This is where disappearing comes in. If the rich man had only, in his life, been able to disappear, to leave behind his self-image as The Rich Man Who Wears Purple and Feasts Sumptuously, and instead live into his original image—the one he was created in, the image and likeness of God—he would have found himself, not diminished, but enlarged. “Rich Man” is too small an identity for a human being. If he had been able to live as a Child of God first and Rich Man second (or third), he might more easily have seen the other Child of God who lay suffering and starving at his doorstep.

It is incredibly hard to let go of the things that we feel define us, to step out of our carefully crafted personas and stand with nothing more than the image of God in us, to tell the world who we are. And really, doesn’t it keep coming back to Jesus’ words that we keep hearing over and over, that we have to become like children? Someone I trust told me recently that, birth to age 6, children are pure receptors, they are taking everything in, absolutely everything, with no filters. That is a very vulnerable state to be in. But it’s also a state that allows us to be utterly open to God. We need that. We need to become like children. We need to learn how to disappear out of our carefully constructed personas, and to reappear as children of God.

I know Jesus says some harsh stuff to the rich man. Or, rather, Jesus has Father Abraham say it. “…Between you and us a great chasm has been fixed, so that those who might want to pass from here to you cannot do so, and no one can cross from there to us” (Luke 16:26). That sounds so hopeless.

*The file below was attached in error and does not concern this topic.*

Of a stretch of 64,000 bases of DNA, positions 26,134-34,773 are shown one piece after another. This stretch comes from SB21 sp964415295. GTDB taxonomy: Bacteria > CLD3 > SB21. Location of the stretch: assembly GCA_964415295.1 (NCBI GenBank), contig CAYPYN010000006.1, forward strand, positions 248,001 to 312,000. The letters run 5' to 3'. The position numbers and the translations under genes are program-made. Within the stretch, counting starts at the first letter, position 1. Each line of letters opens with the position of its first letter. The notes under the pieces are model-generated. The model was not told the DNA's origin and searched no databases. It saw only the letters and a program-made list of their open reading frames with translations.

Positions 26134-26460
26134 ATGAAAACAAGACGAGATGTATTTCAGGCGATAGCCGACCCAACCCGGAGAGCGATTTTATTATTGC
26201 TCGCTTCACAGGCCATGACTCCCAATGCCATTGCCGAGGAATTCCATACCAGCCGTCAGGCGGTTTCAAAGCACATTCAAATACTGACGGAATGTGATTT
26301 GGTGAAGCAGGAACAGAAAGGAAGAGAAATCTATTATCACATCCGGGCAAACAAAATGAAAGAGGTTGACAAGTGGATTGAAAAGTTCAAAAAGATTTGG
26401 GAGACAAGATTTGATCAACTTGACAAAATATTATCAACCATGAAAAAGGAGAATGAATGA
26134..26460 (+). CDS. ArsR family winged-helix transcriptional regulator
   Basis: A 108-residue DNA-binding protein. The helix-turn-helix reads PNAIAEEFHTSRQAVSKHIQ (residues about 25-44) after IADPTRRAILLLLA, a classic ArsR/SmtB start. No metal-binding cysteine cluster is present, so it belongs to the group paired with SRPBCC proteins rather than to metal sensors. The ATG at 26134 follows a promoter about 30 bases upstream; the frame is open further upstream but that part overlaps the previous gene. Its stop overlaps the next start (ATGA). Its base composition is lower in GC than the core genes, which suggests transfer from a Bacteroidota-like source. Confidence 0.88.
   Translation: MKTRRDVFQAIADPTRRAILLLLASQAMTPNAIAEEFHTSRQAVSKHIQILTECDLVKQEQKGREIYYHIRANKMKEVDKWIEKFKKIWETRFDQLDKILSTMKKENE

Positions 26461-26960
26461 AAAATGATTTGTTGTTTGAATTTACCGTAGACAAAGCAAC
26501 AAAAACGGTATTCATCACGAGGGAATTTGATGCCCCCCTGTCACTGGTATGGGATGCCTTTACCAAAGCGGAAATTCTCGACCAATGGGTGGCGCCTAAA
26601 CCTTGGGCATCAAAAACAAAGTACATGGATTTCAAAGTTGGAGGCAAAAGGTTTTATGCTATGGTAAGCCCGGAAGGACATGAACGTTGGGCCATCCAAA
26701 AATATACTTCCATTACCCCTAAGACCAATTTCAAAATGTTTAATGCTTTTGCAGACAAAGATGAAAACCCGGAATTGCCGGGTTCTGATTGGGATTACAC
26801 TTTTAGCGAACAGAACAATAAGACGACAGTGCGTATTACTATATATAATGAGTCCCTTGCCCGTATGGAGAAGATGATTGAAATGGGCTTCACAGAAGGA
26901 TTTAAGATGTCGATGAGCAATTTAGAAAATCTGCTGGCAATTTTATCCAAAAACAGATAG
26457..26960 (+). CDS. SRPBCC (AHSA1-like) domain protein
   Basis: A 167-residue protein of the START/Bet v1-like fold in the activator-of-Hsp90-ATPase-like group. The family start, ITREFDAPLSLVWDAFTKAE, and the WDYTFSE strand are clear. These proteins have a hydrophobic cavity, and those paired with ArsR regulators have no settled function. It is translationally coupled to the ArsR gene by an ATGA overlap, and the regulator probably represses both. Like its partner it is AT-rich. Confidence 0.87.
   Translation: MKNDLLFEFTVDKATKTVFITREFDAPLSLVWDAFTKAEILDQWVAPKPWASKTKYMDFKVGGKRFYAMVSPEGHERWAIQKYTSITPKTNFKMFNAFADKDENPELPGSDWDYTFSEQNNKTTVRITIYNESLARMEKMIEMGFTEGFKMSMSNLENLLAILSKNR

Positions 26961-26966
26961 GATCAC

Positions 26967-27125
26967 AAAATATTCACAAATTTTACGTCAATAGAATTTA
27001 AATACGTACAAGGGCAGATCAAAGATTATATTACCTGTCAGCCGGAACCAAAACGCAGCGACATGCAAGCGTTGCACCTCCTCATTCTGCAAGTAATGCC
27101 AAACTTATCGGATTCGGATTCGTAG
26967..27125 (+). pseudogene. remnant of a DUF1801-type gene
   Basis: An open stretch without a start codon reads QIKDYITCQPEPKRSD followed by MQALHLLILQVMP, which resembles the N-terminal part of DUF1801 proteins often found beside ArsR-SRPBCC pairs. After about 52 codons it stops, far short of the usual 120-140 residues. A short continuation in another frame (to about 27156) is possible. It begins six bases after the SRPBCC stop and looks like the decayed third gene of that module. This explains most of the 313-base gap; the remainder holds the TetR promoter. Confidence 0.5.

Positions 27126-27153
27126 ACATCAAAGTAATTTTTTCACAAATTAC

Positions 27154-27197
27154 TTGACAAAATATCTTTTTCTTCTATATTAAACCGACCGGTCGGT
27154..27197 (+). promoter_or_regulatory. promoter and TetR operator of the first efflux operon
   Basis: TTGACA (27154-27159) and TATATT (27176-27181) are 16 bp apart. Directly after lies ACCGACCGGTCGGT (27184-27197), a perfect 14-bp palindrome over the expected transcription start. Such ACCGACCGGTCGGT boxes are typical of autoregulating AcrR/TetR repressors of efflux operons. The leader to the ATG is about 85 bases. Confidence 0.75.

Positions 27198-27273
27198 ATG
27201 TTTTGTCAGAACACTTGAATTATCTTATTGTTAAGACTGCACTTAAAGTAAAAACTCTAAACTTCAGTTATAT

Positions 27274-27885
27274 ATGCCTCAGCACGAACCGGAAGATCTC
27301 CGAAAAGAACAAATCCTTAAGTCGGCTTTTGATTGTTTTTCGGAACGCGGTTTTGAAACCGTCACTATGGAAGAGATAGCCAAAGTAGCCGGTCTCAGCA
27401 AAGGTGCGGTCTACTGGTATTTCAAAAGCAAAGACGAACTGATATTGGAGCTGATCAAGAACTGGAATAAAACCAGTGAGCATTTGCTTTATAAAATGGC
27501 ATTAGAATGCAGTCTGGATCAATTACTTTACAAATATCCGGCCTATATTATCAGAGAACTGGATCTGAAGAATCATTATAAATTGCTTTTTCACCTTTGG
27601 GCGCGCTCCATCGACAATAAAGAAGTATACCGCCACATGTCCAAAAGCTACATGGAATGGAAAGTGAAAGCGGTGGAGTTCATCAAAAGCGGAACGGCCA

And yet, look at what happens next. The rich man, is in the most vulnerable state he’s ever been in, truly suffering, probably, for the first time ever. And he says, “Then please, send Lazarus to warn my five brothers, so that they will never have to go through what I am going through.” And you have read that Father Abraham says it’s hopeless still, but I tell you this: For the first time in his life or afterlife, the rich man is thinking about the welfare of someone other than himself. No matter what Father Abraham says, the rich man has already crossed the chasm, because his heart has gone out to others. He wants to prevent suffering, even if it won’t do him any good. His heart has gone out.

What if we tried it? What if we tried to let go of those identities we cherish so much—pastor, parent, problem-solver—and instead allowed ourselves to stand before God and one another simply as God’s children, made in God’s image? What if we let go of our need to be right or best or smartest or fastest, and instead remembered how to become a child, capable of joy, unselfconscious, but utterly God-conscious, and therefore, other-conscious? What if we knew what it was to be idle and blessed, instead of bored and distracted? What if we realized that we are the five brothers of the rich man, who has given us the incredible gift of reminding us that all men are our brothers, all women our sisters, and all little ones, our children?

Thanks be to God. Amen,

[i] Eric Elnes, Gifts of the Dark Wood: Seven Blessings for Soulful Skeptics (and Other Wanderers) (Nashville, TN: Abingdon Press, 2015), 125.